So there is a great deal of fear and anxiety in today's Waukegan, a place that has seen language shift three times in the past three hundred years. I believe that those who fear "Mexico Norte" must remember the past history of fears toward immigrants that this country has seen (including the "smelling like sauerkraut" Germans, the "dumb" Swedes, the Italians, Greeks, Armenians, and all the others who have come to this country for better opportunities). Maybe it really is a situation where we should say "No problemo". But language is a barrier, and in order to live and work together, people need to be able to communicate. We shall see how this plays out, but a start would be to have at least a small sign in English in the storefronts so that the English speakers know what is for sale. That's just my humble opinion. Who knows, they may find a new customer!

Sunday, April 23, 2006

Mexican Writer Juan Villoro: Translators Take Note

I just posted something about Mexican writer Juan Villoro on my blog, "Madam Mayo". To read it, click here.

Thursday, April 13, 2006

let's talk about YOUR "big but"

In order to avoid talking only about my own obsessions, I'd like to spotlight a different ALTA member each week, starting in May.

It would be great to interview other literary translators and hear about what they're working on. I'm inspired in part by another writer, Mark Pritchard, and his own series "What Are You Working On?" - which he started on the theory that everyone asks writers about the books they've already completed. And that's like having someone ask you about your ex, years after your painful breakup, when you'd really like to talk about the love of your life who you just met yesterday.

I have to say, too, that the best part of ALTA is hearing other people get deeply geeky and passionate about the technicalities of their projects and "their" poets or novelists. I'd love to see some of that discussion, that "conference hallway conversation", happen online.

So if you'd like to talk about your current translation projects, please email me! Or you can suggest a friend, if you're extremely modest, as translators tend to be.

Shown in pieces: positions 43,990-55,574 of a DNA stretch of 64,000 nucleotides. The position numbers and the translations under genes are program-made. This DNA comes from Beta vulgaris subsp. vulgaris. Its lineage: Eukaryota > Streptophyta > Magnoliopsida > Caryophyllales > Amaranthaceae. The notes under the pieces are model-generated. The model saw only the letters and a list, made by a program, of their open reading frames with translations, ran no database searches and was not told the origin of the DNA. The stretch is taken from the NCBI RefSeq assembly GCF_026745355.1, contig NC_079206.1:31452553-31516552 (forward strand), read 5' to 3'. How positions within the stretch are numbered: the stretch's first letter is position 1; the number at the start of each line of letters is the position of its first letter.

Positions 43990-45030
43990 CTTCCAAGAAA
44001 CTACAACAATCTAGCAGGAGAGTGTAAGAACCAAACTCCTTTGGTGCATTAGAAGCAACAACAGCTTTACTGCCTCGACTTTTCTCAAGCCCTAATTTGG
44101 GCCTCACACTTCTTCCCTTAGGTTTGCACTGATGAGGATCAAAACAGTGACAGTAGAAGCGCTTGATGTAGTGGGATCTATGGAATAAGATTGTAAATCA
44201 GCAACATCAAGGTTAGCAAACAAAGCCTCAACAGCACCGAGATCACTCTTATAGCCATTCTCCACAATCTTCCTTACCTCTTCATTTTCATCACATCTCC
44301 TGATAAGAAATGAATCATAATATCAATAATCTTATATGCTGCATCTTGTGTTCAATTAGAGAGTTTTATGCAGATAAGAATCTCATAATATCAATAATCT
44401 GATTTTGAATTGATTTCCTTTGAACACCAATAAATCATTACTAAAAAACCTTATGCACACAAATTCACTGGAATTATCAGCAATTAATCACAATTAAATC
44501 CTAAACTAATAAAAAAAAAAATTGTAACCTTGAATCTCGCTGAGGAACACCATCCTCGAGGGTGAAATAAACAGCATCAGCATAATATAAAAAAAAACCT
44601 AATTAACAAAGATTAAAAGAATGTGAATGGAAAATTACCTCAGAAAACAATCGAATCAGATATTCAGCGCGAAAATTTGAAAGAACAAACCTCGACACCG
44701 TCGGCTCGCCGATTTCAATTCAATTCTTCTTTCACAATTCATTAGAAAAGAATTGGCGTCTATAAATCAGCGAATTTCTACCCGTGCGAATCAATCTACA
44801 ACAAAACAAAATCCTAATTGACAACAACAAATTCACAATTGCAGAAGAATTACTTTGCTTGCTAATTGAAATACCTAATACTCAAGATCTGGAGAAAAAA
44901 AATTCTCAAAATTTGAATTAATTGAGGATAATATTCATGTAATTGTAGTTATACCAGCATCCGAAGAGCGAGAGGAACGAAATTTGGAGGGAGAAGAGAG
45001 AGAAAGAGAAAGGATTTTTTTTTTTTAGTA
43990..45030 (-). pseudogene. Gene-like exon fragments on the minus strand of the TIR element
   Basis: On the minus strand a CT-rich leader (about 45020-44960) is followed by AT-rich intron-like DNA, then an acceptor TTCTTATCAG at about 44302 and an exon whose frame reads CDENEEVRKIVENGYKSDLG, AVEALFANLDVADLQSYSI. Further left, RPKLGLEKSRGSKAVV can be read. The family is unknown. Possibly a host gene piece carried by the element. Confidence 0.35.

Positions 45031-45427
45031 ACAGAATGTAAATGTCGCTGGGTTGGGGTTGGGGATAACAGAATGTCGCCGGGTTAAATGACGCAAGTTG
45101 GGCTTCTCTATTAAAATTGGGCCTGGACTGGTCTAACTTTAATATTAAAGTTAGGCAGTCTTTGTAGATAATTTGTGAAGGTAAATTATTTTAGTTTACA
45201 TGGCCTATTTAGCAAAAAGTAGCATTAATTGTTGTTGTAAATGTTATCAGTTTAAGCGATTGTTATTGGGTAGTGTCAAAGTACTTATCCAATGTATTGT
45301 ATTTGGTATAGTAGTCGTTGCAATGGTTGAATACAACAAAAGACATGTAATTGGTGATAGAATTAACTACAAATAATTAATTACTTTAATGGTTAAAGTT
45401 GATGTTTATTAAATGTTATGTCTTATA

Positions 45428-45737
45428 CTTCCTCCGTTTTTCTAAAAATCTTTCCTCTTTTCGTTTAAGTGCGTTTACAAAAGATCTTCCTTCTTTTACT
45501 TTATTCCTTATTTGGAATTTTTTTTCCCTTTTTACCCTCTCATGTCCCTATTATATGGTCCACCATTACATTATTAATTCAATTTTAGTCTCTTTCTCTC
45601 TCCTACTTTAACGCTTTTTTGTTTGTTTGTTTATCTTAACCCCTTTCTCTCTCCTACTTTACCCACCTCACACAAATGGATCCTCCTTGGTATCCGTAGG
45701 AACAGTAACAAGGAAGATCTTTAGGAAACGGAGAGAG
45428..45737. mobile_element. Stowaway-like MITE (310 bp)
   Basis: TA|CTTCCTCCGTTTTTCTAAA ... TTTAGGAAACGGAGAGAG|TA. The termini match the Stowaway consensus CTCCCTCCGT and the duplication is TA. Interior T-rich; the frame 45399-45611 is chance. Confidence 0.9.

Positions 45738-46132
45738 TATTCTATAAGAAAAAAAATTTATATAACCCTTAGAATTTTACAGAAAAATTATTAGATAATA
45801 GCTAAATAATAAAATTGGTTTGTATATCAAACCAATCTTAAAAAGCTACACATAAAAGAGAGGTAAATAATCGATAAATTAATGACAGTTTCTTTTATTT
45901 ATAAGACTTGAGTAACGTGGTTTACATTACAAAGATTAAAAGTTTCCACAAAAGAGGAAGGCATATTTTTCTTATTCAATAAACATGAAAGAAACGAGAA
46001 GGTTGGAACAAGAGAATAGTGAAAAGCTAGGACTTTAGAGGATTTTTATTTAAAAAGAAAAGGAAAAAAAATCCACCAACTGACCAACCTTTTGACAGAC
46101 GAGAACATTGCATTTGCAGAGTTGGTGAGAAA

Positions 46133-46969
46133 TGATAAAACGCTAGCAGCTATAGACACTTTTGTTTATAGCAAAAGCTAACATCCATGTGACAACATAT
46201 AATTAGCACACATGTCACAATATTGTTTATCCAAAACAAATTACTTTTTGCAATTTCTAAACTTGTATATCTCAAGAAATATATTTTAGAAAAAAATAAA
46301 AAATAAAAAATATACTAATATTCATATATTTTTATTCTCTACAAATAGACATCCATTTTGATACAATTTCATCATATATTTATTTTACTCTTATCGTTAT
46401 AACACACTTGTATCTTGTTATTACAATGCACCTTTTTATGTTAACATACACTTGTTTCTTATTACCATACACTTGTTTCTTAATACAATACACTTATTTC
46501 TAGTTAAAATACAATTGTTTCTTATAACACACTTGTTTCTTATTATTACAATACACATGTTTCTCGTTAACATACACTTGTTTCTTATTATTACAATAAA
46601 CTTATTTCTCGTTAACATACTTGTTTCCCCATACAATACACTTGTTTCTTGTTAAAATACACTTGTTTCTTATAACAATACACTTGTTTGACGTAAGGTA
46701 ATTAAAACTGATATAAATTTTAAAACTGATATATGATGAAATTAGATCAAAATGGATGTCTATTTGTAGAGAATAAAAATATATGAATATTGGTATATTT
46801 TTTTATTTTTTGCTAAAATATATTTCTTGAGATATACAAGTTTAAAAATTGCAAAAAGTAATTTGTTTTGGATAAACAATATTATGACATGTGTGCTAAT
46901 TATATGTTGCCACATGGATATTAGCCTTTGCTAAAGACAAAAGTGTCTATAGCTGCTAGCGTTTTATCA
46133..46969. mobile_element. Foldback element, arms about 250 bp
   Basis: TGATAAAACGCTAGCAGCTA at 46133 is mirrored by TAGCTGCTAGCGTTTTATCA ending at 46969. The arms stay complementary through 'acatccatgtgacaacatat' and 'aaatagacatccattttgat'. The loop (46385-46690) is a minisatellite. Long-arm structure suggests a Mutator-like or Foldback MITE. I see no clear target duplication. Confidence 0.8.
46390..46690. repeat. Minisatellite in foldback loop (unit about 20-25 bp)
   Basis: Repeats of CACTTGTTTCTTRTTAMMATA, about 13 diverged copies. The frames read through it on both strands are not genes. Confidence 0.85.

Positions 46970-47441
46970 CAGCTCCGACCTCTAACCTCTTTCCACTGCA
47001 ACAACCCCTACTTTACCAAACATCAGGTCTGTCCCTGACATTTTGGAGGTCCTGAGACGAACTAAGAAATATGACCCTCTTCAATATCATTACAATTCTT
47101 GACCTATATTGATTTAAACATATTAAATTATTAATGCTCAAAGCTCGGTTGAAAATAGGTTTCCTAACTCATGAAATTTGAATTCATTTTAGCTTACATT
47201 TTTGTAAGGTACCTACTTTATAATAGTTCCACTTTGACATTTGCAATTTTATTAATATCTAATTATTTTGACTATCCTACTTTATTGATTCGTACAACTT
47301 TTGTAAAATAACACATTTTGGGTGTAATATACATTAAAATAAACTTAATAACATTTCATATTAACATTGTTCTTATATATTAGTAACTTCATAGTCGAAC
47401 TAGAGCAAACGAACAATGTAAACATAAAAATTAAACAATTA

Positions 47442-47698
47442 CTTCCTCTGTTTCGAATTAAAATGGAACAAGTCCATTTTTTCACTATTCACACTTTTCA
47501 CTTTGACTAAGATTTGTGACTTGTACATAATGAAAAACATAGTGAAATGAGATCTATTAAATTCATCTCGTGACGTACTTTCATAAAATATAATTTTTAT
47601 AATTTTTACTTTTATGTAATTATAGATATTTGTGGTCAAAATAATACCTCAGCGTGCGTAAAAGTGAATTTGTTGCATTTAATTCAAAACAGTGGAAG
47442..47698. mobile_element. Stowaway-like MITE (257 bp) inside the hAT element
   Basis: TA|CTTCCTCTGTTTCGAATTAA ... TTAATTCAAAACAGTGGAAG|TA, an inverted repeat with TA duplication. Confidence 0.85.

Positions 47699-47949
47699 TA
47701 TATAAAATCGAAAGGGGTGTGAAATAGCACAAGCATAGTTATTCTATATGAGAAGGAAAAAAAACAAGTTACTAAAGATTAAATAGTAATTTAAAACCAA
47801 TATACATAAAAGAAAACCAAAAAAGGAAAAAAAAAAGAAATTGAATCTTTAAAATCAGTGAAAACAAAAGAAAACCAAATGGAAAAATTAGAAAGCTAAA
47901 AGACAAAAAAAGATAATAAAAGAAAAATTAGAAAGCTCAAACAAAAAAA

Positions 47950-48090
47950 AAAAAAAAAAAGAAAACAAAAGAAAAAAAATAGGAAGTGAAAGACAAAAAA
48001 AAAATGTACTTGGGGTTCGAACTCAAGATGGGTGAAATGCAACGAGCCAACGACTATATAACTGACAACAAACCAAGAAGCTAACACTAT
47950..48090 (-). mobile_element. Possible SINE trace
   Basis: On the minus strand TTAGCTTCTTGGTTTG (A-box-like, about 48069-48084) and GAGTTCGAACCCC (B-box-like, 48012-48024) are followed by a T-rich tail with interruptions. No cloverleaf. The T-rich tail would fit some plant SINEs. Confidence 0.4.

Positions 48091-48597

If no one takes the bait, I'll start with newer ALTA members, chosen at random.

blah blah blah my project

tuesday, longest day ever
Originally uploaded by Liz Henry.
I'm deep in the final stages of my thesis project, so have not been posting as I should here. In early May I'll be done with my degree & back in the blogging saddle.

I could talk about "my project" all day long, which is why I have not written about it here. I'd never shut up again once I opened the floodgates!

In March I went to South by Southwest Interactive, the "creative computing" branch of the SXSW festival in Austin. While I was there I got to sneak into AWP's final hour, bought a lot of books, and saw lots of friends from ALTA at Marian Schwartz's backyard party! It was great.

While in Austin I also spent two full days at the Benson Latin American Collection, a splendid, splendid library. I could barely tear myself away! Working on... you guessed it... "my project".

The research for it now fills five large 3-ring binders. The anthology itself, a collection of poems from Latin American women published between 1880 and 1930, is 200 pages long with the Spanish and my English translations and introductions for each poet. There are 24 poets from 11 countries. I am including an appendix with all the women I had to leave out.

I could spend years researching this project and working on it and still not feel "done".

So far my favorite poets of this time period who are a bit off the beaten track (if the beaten track is Mistral, Storni, Agustini, and de Ibarbourou) are shaping up to be: Enriqueta Arvelo Larriva, María Luisa Milanés, and María Eugenia Vaz Ferreira. The others are wonderful too or I would not include them, of course.

Monday, April 03, 2006

A Trio of Mexican Writers

Thanks to Liz Henry, blogger extraordinaire, who not only started this blog, but was so encouraging to me about blogging, I have entered the blogging fray, as it were, with "Madam Mayo", a blog about many subjects, including literary translation. This evening's post is "A Trio of Mexican Writers"--- Araceli Ardon, Monica Lavin, and Ricardo Elizondo Elizondo. The latter's short story was translated by Canadian Geoff Hargreaves, who has also translated the work of many other Mexican writers, among them, Carmen Bullosa and Fabio Morabito.